Yom Kippur was almost over. The Baal Shem Tov’s pale face was tense, his voice hoarse from crying out to God. Every person in the congregation was agitated—something was upsetting their Rebbe.
Suddenly, from the back of the shul, a crowing began. Cock-a-doodle-doo. Cock-a-doodle-doo!
The stunned villagers turned and stared. There an adolescent boy, in the tattered clothes of a shepherd or peasant, threw back his head and crowed once more. Cock-a-doodle-dooooooooooo.
A murmuring began. What was this outrage? Two of the burliest congregants didn’t hesitate. They picked up the boy by the elbows and made to throw him out the door. but the Rebbe held up his hand and shook his head. He turned and began to daven the final prayer of the day, and everyone returned to their seats, the boy, too.
Later, after the fast was broken, some of the Baal Shem Tov’s leading talmidim approached him.
“Rebbe,” they asked, “Why didn’t you let us throw out the boy? He didn’t know how to pray from a siddur, he wasn’t fit to sit in the synagogue. He was mocking us with his rooster’s crowing.”
The Baal Shem Tov explained. A terrible decree had hung over the Jews and no matter how much he pleaded with the Heavenly Hosts, the Rebbe couldn’t see a way to avert the decree. But the simple, heartfelt cry of that “ignorant” boy moved Hashem and the decree was rescinded.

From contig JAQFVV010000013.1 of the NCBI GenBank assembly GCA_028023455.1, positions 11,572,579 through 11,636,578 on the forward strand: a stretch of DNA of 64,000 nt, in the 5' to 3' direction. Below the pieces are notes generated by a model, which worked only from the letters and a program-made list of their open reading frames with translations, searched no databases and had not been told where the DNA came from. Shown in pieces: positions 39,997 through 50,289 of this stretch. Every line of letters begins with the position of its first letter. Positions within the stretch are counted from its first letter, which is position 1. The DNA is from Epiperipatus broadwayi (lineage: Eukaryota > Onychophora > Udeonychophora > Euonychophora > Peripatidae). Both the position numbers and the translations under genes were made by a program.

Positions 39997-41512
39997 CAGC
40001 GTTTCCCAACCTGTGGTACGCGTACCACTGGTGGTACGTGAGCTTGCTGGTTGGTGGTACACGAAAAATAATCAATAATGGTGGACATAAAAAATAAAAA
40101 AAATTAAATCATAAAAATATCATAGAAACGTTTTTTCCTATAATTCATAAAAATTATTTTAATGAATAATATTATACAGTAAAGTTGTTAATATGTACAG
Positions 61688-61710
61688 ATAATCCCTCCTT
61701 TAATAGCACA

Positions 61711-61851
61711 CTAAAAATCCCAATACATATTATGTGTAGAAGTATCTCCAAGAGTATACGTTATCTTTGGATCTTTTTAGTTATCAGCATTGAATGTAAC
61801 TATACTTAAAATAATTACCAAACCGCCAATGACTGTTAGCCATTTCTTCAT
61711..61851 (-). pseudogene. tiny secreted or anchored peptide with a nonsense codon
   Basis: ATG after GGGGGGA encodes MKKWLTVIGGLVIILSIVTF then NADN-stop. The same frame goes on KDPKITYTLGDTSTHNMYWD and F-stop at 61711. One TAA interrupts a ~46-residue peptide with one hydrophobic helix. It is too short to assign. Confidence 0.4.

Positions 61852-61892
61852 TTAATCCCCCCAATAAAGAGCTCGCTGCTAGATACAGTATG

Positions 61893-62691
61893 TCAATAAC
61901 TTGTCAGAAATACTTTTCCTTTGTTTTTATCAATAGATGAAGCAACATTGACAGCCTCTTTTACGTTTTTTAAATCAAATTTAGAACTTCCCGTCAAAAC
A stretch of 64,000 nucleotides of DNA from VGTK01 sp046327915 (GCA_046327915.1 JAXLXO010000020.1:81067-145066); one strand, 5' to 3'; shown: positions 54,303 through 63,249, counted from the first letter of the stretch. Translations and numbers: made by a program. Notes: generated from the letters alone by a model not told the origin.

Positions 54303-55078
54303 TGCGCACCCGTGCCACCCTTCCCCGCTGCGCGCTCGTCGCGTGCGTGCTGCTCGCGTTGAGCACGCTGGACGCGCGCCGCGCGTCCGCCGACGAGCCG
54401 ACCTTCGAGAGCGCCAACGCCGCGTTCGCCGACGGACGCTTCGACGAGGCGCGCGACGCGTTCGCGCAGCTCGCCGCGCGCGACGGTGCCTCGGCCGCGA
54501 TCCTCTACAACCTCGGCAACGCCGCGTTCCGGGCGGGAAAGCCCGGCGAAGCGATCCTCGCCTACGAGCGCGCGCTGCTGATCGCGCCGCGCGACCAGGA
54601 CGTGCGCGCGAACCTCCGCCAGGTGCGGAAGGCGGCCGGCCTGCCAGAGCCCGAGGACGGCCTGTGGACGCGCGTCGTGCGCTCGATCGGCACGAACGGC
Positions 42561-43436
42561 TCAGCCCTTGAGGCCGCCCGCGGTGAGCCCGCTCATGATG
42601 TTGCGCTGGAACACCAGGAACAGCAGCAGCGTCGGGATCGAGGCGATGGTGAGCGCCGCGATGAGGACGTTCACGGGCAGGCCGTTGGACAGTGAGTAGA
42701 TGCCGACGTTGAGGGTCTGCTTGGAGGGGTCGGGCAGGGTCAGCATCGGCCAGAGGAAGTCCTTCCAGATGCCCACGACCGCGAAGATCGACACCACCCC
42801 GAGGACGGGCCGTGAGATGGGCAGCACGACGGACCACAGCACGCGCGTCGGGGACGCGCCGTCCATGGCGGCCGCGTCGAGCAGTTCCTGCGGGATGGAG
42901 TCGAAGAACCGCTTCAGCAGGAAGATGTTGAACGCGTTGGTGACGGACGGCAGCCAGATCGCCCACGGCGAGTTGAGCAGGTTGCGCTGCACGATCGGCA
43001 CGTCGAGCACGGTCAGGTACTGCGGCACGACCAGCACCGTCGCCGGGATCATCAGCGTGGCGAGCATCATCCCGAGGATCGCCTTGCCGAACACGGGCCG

I stood in front of the Ohel where the holy Baal Shem Tov was buried. It was my first visit to Mezhibuzh and I was alone in the pre-dawn hours, preparing to say the morning blessings. I stared into the distant hills seeing, or more likely sensing, the green light of the almost-rising sun. Suddenly, my meditation was jarred by the guttural sound of a rooster crowing. Then another rooster crowed. The pair sounded like creaky door-hinges, but after a little bit of early-morning warm-ups, open-throated, almost regal sounds began to echo around me.
And then I began the morning blessings, with new inspiration.
בָּרוּךְ אַתָּה ה’ אֶלֹ’ינוּ מֶלֶךְ הָעוֹלָם אֲשֶׁר נָתַן לַשֶּׂכְוִי בִינָה לְהַבְחִין בֵּין יוֹם וּבֵין לָיְלָה
Blessed are you Hashem our God, King of the Universe, who gives the rooster the understanding to be able to discern day from night.
The word for rooster in this morning blessing is “sechvi.” But sechvi is also translated as heart. The rooster wakes us up, just as the yearnings of our heart should wake us; we should be moved to cry out to Hashem like the boy in the story, whether we have the words or not, and ask Him for mercy, and to continue to enrich our understanding and enhance our heart-connection to the Divine.
Every heart is a faithful rooster, one that believes that the light of dawn is coming, even if we can’t quite see the light. It will come.
*This is the first a series of short posts on Chassidus and our hearts, based on a talk given at the Manhattan JCC, co-sponsored by the Carlebach Shul. This post is is L’iluy Nishmas Malka bas Tziporah, sponsored by her granddaughter.